SmallStones Interviews: Nada Djordjevich, Education Consultant

Public Education in Anxious Times and Hope in Everyday Actions

Teachers engage in STEM professional learning. Courtesy of Nada Djordjevich

Nada Djordjevich is a writer and consultant with more than fifteen years experience working to strengthen schools, communities, and arts organizations. As Executive Director of Gibson and Associates, she has secured more than $35 million in private, state, and federal funding for education initiatives and developed three-year plans for two of the ten largest school districts in California. As an educator, she taught history, English language development, and writing and served as an academic dean. She has worked in both public and private high schools as well as community college and non-profit settings. You can read more about Nada Djordjevich at and, or follow her on Twitter (@NadaDjordjev) or LinkedIn.

She spoke with Eva Kaye-Zwiebel on January 3, 2018. Their conversation has been edited for length. Updated information on the California budget and resource links were added for reference and context.

Small Stones (SS): Can you tell me, big picture, about your work, and then about the big issues that your clients are, collectively, encountering right now?

Nada Djordjevich (ND): I’ve been involved in all sorts of areas of school reform: creating school district plans, large-scale partnerships between school districts and institutes of higher education, and teacher pipeline programs. These are projects for which district administrators or schools usually need to hire somebody outside to get the work done. As a consultant, I’ve worked under Republican and Democrat administrations—in both California and the federal system. I’ve been involved with several initiatives at the federal and state level including No Child Left Behind (NCLB) and Race to the Top. With NCLB, for better or worse, because it was bipartisan people thought, “We don’t like it necessarily, but we know it’s here to stay.” There have been a lot of transitions recently, and that creates anxiety and a lack of traction.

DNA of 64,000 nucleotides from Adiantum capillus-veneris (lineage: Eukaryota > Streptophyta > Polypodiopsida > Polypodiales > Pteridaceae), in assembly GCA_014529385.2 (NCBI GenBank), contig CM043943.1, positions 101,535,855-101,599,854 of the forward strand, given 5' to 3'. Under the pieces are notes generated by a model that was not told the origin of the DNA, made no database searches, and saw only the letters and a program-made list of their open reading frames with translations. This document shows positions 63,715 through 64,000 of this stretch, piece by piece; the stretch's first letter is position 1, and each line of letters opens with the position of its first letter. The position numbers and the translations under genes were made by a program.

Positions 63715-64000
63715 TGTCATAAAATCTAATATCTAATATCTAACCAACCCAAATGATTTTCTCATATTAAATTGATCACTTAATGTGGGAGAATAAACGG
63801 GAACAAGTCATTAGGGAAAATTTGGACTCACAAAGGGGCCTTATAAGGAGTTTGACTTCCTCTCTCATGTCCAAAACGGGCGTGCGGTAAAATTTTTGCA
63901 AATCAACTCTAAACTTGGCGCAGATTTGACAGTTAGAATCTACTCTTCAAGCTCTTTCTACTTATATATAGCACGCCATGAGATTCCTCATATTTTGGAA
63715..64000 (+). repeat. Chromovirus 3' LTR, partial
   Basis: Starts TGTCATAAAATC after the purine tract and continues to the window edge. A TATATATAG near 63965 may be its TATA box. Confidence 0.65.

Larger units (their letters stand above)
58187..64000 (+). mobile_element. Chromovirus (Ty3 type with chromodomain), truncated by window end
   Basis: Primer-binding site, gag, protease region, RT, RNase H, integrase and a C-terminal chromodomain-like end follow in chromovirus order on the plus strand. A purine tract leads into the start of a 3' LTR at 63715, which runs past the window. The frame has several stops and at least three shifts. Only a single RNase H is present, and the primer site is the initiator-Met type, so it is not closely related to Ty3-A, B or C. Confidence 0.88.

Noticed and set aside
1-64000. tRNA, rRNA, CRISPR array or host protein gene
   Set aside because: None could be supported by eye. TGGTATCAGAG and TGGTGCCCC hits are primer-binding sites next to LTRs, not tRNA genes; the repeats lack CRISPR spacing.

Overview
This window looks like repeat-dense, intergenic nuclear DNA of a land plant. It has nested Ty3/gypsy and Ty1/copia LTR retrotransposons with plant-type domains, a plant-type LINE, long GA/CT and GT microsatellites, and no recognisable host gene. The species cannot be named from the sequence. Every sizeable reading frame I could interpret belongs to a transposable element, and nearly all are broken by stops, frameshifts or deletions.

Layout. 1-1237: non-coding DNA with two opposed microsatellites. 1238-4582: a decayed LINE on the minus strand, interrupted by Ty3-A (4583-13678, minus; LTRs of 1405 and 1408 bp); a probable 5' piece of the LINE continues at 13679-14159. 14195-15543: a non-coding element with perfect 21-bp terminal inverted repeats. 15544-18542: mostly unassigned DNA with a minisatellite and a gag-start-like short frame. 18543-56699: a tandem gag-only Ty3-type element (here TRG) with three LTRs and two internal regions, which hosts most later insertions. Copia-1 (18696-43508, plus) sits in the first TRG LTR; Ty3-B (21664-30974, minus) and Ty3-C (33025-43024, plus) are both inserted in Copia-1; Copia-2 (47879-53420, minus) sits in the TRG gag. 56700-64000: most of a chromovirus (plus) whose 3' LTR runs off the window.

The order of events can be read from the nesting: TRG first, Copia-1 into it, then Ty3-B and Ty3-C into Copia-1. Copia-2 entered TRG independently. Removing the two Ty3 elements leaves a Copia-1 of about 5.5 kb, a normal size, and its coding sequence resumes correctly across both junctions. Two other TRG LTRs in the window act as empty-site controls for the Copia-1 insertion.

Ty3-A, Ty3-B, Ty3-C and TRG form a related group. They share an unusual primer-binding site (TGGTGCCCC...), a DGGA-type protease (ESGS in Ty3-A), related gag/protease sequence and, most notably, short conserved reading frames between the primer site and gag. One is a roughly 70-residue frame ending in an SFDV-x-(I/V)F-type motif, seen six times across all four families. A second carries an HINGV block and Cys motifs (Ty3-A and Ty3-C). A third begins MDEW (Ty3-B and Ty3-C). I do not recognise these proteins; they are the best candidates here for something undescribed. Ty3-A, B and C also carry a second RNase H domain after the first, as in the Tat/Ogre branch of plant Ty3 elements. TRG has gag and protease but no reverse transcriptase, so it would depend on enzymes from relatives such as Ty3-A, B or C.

Image courtesy of Nada Djordjevich

This happens with any administration, Democrat or Republican: you have an exodus of knowledge, when people who have been in departments for years and years leave. You see that at the local level, too, when you have a change of superintendents. Like I said, people could argue against the vision, but between 2000 and 2016, for the most part education vision was bipartisan. You might have Democrats, certainly at the local level, more willing to tax, but there wasn’t a sense that we are on completely different teams.

SS: Can you give some examples of areas where there’s less agreement than before?

ND: STEM and higher ed are two examples. A lot of my work is in STEM (Science, Technology, Engineering, and Math). I’ve written 12 grants in this area. The science and math emphasis actually came from the Bush administration, and then Obama took on the STEM initiative. There was a sense of, “It doesn’t matter who’s going to be in power; Republicans and Democrats both like science and technology and both are going to be advocating for it.” The Math and Science Partnership grants were wonderful partnerships and there were 13 years of them. The lack of support for STEM now, that’s been a real shift. A recent article from Fast Company describes how STEM budget cuts impact low-income youth’s access to science and technology.

In higher education, there is a new reality we have to face: It’s going to be an uphill battle to allow that every kid should have the opportunity to go to college. College pays off. All the research shows that; for example, The Urban Institute reports this: “Postsecondary education pays off for most people in terms of higher pay, more job opportunities, better health, and a variety of other advantages.” In numerous speeches, President Obama described providing every student with the opportunity to attend college. But now there is no bipartisan agreement about the importance of a college education. This article from The Atlantic, The Republican War on College, provides an astute analysis of the challenge.